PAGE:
In the seconds after the game ended, he told a sportscaster, "I'm going to drink a lot of Budweiser tonight, Tracy, I promise you that." Then, early Monday, he told CBS This Morning, "I've had a few Budweisers and it's been a special night."
It wasn't the first time The Sheriff paid homage to the King of Beers: After a playoff win in 2014, when asked if retiring was weighing on his mind, Manning said, "What’s weighing on my mind is how soon I can get a Bud Light in my mouth."
The National Football League bans players from officially endorsing alcohol brands. But Anheuser-Busch InBev spokesperson Lisa Weser said Sunday night the Belgian-based beer empire didn't pay Peyton to keep mentioning its brew, adding, "We were surprised and delighted that he did."
But Manning's shilling was still business: He owns a stake of two of the mega-brewer's distributors in his native state of Louisiana, according to trade publication Beer Business Daily.
Companies paid an average of $5 million for 30 seconds of super-saturated airtime during Super Bowl 50, just for a chance to compete with every other company forking over the same cash. Yet Manning flipped the script by delivering Bud one of the game's most valuable marketing goldmines: A sterling endorsement from the mouth of a champion, embedded in the post-game coverage, before all the confetti had even hit the ground.
The Super Bowl is not exactly known for marketing purity. In 1987, after the New York Giants beat the Denver Broncos for Super Bowl XXI, Disney paid quarterback Phil Simms $75,000 to tell the on-field cameras five words: "I'm going to Disney World," a phrase that has been repeated ad nauseam ever since.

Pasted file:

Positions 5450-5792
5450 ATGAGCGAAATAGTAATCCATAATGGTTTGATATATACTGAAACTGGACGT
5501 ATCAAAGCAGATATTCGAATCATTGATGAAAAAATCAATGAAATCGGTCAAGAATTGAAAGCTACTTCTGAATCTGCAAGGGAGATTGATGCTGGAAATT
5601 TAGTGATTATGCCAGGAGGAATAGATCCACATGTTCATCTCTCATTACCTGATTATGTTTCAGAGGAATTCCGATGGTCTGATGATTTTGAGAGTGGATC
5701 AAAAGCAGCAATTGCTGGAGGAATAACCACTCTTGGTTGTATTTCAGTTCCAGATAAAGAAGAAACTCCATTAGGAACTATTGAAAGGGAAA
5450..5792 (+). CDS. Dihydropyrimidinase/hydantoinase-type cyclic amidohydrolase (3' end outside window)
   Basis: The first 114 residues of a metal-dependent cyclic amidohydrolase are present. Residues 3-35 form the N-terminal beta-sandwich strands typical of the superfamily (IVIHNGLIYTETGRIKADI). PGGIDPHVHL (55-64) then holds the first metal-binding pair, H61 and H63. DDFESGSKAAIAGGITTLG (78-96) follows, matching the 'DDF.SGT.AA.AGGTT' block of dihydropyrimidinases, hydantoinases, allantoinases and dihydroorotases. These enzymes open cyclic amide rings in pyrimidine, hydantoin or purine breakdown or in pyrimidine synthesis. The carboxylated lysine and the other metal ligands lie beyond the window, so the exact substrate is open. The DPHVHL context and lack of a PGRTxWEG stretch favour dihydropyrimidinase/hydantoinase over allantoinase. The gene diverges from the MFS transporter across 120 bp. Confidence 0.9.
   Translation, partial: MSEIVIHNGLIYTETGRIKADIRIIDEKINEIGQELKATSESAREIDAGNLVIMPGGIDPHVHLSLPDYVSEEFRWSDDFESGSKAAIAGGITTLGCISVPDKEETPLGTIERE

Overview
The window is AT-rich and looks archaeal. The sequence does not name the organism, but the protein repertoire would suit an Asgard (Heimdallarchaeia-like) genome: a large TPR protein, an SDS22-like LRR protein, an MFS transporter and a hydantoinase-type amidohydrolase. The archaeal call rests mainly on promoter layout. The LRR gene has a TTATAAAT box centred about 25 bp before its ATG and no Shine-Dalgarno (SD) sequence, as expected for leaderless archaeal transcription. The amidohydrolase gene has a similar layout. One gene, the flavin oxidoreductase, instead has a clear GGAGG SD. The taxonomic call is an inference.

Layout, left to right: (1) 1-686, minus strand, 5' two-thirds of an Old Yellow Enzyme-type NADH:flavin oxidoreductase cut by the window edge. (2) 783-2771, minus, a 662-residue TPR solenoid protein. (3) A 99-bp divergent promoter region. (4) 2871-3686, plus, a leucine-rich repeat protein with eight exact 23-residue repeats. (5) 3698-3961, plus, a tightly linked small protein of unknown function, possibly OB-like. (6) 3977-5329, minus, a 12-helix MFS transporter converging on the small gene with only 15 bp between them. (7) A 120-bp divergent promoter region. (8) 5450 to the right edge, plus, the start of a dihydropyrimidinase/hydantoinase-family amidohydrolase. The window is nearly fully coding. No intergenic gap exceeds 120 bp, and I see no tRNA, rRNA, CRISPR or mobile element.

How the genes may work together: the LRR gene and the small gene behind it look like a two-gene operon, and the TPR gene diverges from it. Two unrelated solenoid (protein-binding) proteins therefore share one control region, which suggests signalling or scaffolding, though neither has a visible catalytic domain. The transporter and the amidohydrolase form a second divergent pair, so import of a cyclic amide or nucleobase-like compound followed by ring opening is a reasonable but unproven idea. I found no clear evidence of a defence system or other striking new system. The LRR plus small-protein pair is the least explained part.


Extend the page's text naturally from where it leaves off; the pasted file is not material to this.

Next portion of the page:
But Manning's glowing endorsement, in the age of social media, could prove far more valuable. Apex Marketing Group, a sponsorship research firm, estimated Peyton's Bud love had generated more than $3 million in "brand recognition value" for the multinational beer brand.
The ads also helped Bud dominate social media: People tweeted about Budweiser 265,000 times in the 12 hours after kickoff, data from Amobee Brand Intelligence found — more than the next three most-mentioned brands (T-Mobile, Mountain Dew and Pokemon) combined.
Manning is the NFL's highest-paid endorser, making $12 million a year — twice as much as New England Patriots star Tom Brady — through off-field deals with Buick, DirecTV, Gatorade, Nationwide and Papa John’s Pizza, according to Forbes. That may help explain why, before the game, Manning was seen guzzling Gatorade while sitting near some well-placed cases of delicious Gatorade.
On the field after the win, Manning also tenderly embraced Papa John’s founder John Schnatter, whose pizza chain Manning has shilled for in commercials. Manning also owns 21 franchises around Denver, in the legal-weed state of Colorado: "Pizza business is pretty good out here, believe it or not, due to some recent law changes," he said in 2014.
Anheuser-Busch InBev is used to pouring gobs of money into America's most-watched sports event: In the last decade, it has spent $278 million just on Super Bowl ads, Kantar Media data show. Bud Light is also the official beer sponsor of the NFL — part of Anheuser-Busch InBev's six-year, $1.2 billion deal with the league — and Anheuser-Busch sent 1,200 bottles of Bud to the Broncos' afterparty.
The beer giant also ran three pricey ads the old-fashioned way, during commercial breaks: A Helen Mirren anti-drunk-driving ad; a booming volley at craft and import brewers; and a quasi-political ad featuring Amy Schumer and Seth Rogen stumping for the "Bud Light Party."
Whether any of this stuff will make people drink more Bud remains to be seen: Bud and Bud Light sales have been slowing for years as drinkers move more toward craft beers. Wall Street, for what it's worth, was not clearly won over by Manning's hugs for Bud. Anheuser-Busch InBev's share price slid more than 2 percent Monday amid a broader stock selloff.
Jeffrey Greenbaum, an advertising attorney at Frankfurt Kurnit Klein & Selz, said promotional plaudits like those Manning doled out after the big game also have the potential to raise flags with federal regulators.
“Even if a marketer doesn’t require the celebrity to make a statement, if the celebrity has a relationship with the company, that relationship should ordinarily be disclosed," Greenbaum said. "The [Federal Trade Commission] is very concerned that consumers are seeing lots of content out there that appears to be organic, independent content, but that is in fact advertising in disguise."